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Fall 2021
LAW765  AW  HUMAN RIGHTS CLINIC I

Course Description
The Human Rights Clinic (HRC) works for the promotion of social and economic justice globally and in the U.S. The Clinic uses international human rights laws and norms, domestic law and policy, and multidimensional strategies, such as community organizing, political activism, and global networking, to draw attention to human rights violations, develop practical solutions to those problems, and promote accountability on the part of state and non-state actors. The Clinic’s work is primarily policy-oriented and focuses on the development of human rights advocacy campaigns, documentation projects, legislative advocacy, report-writing, and research in collaboration with organizational partners. The Clinic also represents clients in litigation before international, foreign, and domestic tribunals. The Clinic’s focus areas include gender justice (with a particular focus on gender violence), racial justice, and immigrants’ rights. Working in case/project teams, students develop and hone essential lawyering skills, including oral advocacy, fact-finding, research (legal and non-legal, international and domestic), legal and non-legal writing, interviewing, media advocacy, cultural competency and strategic thinking. Additionally, students will critically examine the substance and application of human rights law, the use of interdisciplinary methodologies for documenting and responding to human rights violations, and the ethical challenges of working on human rights problems globally. Some students may have the option (but are not required) to undertake international or domestic travel in connection with their projects, usually during break periods. The Clinic is being offered at 6 credits in Spring 2018, and students may have the opportunity to take the Clinic in Summer and/or Fall 2018 for 3-4 credits per semester. Students must submit an application to enroll in the Clinic. Information sessions will be offered and applications will be accepted in Fall 2017. http://www.law.miami.edu/hrc http://www.law.miami.edu/academics/clinics/human-rights-clinic

Course Schedule
Dates Day Time Room
08-23-2021 - 12-01-2021   TR  11:00 AM-12:20 PM E265

Course Frequency
This course is usually offered once every academic year

Course Information

Credits: 6
Pass/Fail Option: No
Prerequisite:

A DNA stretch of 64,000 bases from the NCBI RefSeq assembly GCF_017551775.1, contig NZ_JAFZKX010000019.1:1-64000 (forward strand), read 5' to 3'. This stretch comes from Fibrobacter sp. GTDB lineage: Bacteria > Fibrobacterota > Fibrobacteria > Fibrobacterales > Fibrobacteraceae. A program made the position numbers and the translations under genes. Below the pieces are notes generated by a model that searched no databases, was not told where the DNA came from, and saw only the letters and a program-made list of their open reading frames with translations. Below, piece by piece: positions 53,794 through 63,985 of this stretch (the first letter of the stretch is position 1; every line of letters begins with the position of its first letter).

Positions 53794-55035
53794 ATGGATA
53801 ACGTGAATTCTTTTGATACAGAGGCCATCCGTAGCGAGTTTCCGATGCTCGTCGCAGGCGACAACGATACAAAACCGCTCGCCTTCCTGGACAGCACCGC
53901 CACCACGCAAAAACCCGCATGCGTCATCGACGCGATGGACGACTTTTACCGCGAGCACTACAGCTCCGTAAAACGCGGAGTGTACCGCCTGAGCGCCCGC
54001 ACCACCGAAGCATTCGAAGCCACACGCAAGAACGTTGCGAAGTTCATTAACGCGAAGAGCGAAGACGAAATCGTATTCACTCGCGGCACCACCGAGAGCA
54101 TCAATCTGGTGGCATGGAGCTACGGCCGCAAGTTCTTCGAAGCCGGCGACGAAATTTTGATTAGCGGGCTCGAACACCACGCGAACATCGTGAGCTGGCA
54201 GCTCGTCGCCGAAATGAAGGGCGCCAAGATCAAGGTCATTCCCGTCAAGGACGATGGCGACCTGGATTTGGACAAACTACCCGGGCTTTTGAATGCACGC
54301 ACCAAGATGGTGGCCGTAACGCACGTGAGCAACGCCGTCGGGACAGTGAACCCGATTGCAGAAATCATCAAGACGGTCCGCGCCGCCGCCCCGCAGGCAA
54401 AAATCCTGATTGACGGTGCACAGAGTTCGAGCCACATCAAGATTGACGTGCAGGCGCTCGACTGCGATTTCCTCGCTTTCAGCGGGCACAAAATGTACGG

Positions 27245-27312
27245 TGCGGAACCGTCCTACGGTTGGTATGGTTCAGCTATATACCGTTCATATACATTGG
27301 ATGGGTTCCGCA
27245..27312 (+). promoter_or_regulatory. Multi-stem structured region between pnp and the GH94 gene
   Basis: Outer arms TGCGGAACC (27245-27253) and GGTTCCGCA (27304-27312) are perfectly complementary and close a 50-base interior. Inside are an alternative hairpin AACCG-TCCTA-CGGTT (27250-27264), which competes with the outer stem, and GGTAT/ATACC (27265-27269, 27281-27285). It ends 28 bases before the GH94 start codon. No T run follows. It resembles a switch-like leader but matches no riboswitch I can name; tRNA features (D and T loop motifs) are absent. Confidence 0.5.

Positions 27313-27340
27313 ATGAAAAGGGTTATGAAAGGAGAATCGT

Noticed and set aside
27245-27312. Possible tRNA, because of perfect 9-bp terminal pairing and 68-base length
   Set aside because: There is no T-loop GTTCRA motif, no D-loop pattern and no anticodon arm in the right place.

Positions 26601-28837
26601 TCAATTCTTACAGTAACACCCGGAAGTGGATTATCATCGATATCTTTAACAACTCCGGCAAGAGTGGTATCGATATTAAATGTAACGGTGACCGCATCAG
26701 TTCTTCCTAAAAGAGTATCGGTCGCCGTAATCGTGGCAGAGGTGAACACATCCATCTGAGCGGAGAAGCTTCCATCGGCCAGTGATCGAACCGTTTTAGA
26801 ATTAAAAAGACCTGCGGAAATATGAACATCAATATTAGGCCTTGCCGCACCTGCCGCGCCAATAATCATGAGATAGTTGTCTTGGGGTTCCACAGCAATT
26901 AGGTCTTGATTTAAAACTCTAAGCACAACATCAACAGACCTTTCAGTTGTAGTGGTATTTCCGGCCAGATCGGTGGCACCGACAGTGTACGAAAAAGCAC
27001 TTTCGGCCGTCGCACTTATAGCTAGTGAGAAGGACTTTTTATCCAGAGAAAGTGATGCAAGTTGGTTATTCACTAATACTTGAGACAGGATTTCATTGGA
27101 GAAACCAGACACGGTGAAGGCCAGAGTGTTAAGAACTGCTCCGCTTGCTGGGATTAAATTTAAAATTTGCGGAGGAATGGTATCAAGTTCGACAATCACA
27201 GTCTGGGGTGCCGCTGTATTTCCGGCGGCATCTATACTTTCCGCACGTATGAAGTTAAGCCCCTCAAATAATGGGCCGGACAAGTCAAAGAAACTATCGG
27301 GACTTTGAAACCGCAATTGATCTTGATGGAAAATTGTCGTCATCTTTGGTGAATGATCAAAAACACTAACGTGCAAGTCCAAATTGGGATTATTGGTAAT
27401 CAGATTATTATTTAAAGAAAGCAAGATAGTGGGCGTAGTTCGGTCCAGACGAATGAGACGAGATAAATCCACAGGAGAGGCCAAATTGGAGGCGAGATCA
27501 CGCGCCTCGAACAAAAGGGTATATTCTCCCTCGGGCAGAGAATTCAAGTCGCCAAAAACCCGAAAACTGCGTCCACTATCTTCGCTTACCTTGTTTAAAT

Method of Evaluation:
Graduation Requirements Fulfilled By Course:
Writing Requirement
Special Attributes: None
Course Delivery:
Residential
Special Restrictions:
Law Track(s): None
Bar Subject(s): None
Concentration(s):
Social Justice & Public Interest (Concentration)   More information
Course Book(s):
Textbook Required:
No     
First Class Assignment(s):
  • Assignment: Assignment: 1. Please think about a “human rights moment” in your lives: an experience in your life that brought human rights home for you personally. This could be an encounter you had with an individual or community; an experience you had with people you know, or with strangers; something you studied in school that had an impact on you; a story you read/heard about that resonated for you; or anything else. Be prepared to briefly describe it as we go around the room with introductions and share what draws you to the Clinic and human rights work. 2. As you read these materials, please consider the following questions: • How did you respond, viscerally and intellectually, to Rob Robinson’s interview and video remarks? • What was most interesting to you in the Special Rapporteur’s report? Most surprising? What, if anything, did you learn about the United States? • What has been the impact of COVID-19 on the issues highlighted by the report? • What did you think about the framing of these issues as human rights concerns? What, if anything, do you think the law, language, ideas, methods, or processes of international human rights add? • How might advocates build on the Special Rapporteur’s visit and report? The US human rights movement(s) referenced in the readings? • What, if anything, have you seen as hopeful in reading the reports or in the events of the last few months?

    Material:
    Readings:
    1. US Human Rights Network, UDHR Campaign 2015: Rob Robinson, https://ushrnetwork.org/2015/09/UDHR-Campaign-2015-Rob-Robinson (watch first video)
    2. Report of the UN Special Rapporteur on extreme poverty and human rights, Prof. Philip Alston, on his mission to the USA, June-July 2018.
    3. Ed Pinkington, “Nikki Haley Attacks Damning UN report on US Poverty under Trump,” The Guardian (June 21, 2018).
    4. “Miami Law Human Rights Clinic Submits Four Reports to the United Nations Alleging Violations in the U.S.”

    Additional Information:
    Please see attachment
      

    2020.08.10 HRC August 24 Assignment.pdf

 
Professor(s)

BETTINGER-LOPEZ, CAROLINE


Biography
Contact Information:
Email: clopez@law.miami.edu
Phone: (305)284-5923
Office: E256

CORDOVA MONTES, DENISSE



Contact Information:
Email: dcordova@law.miami.edu
Phone: TBD

EZER, TAMAR



Contact Information:
Email: tezer@law.miami.edu
Phone: 3052846926